One way is to use the methods previously mentioned, such as looking at their social media, and asking your clients in a survey if they know of any competitors or have been approached by any. Although it may seem a little overboard, this is often one of the most effective ways to find your target audience.
Creating a user or buyer persona can be done at any stage of finding and understanding your target audience – it may even be an idea to make one of your ‘ideal’ customers before beginning the journey to find your target audience, and one after. That way, you can compare and contrast the two, and have tangible evidence of what you’ve learned.
A buyer persona is an ID of your target audience, including their demographic and any other information you think will be helpful; the more detailed, the better. Here are the basics of their demographic:
Now start to dig a little deeper with these prompts:
For B2B target audiences, keep in mind things like:
You can create these online or simply write in a document. Bear in mind that you’ll probably have more than one buyer persona.
Yes. The people who use your product won’t be solely from one demographic, particularly if your product can be used for multiple purposes. For instance, a middle-aged woman using Facebook to connect with friends is very different to a young startup company using it to advertise. These would be two (of many) target audiences.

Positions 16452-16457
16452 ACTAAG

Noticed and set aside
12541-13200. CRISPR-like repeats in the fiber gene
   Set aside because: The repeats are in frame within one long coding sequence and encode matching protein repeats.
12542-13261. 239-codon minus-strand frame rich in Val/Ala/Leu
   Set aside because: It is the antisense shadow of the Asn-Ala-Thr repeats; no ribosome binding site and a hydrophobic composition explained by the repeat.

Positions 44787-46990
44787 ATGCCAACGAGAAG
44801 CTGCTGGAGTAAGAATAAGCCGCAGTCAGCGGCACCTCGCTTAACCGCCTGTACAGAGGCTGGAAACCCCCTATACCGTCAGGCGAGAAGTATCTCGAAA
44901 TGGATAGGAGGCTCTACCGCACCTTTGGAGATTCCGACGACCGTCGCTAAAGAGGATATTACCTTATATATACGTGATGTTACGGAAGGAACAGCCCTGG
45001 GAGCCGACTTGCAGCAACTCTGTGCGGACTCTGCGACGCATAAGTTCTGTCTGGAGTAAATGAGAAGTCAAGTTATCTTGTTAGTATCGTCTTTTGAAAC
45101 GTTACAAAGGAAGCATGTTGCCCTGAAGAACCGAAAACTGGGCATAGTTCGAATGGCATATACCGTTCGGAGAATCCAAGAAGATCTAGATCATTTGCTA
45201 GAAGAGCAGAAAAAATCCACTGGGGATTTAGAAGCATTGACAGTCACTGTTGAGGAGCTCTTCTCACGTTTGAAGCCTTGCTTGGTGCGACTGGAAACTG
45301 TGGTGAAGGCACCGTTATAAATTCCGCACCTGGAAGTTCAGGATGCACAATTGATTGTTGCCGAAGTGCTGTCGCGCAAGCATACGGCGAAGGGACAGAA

If you have multiple products, you’ll also have multiple target audiences. For example, Adobe is generally aimed at creatives, but can be split into different target audiences for each programme (e.g. Illustrator for graphic designers, Premier for videographers, and Acrobat for more general business use) and probably even further into different demographics within each program. While having so many different audiences can feel overwhelming, it’ll only make your marketing content and activity more relevant – and more likely to result in sales.
Finding and knowing your target audience takes time and effort, but the results are worth it. You can only create effective marketing if you know who it’s for.
Outbase makes the whole process easier and more streamlined. Our searchable database makes mapping your target audience efficient, meaning you can reach the right people, with the right message, at the right time. See how it works.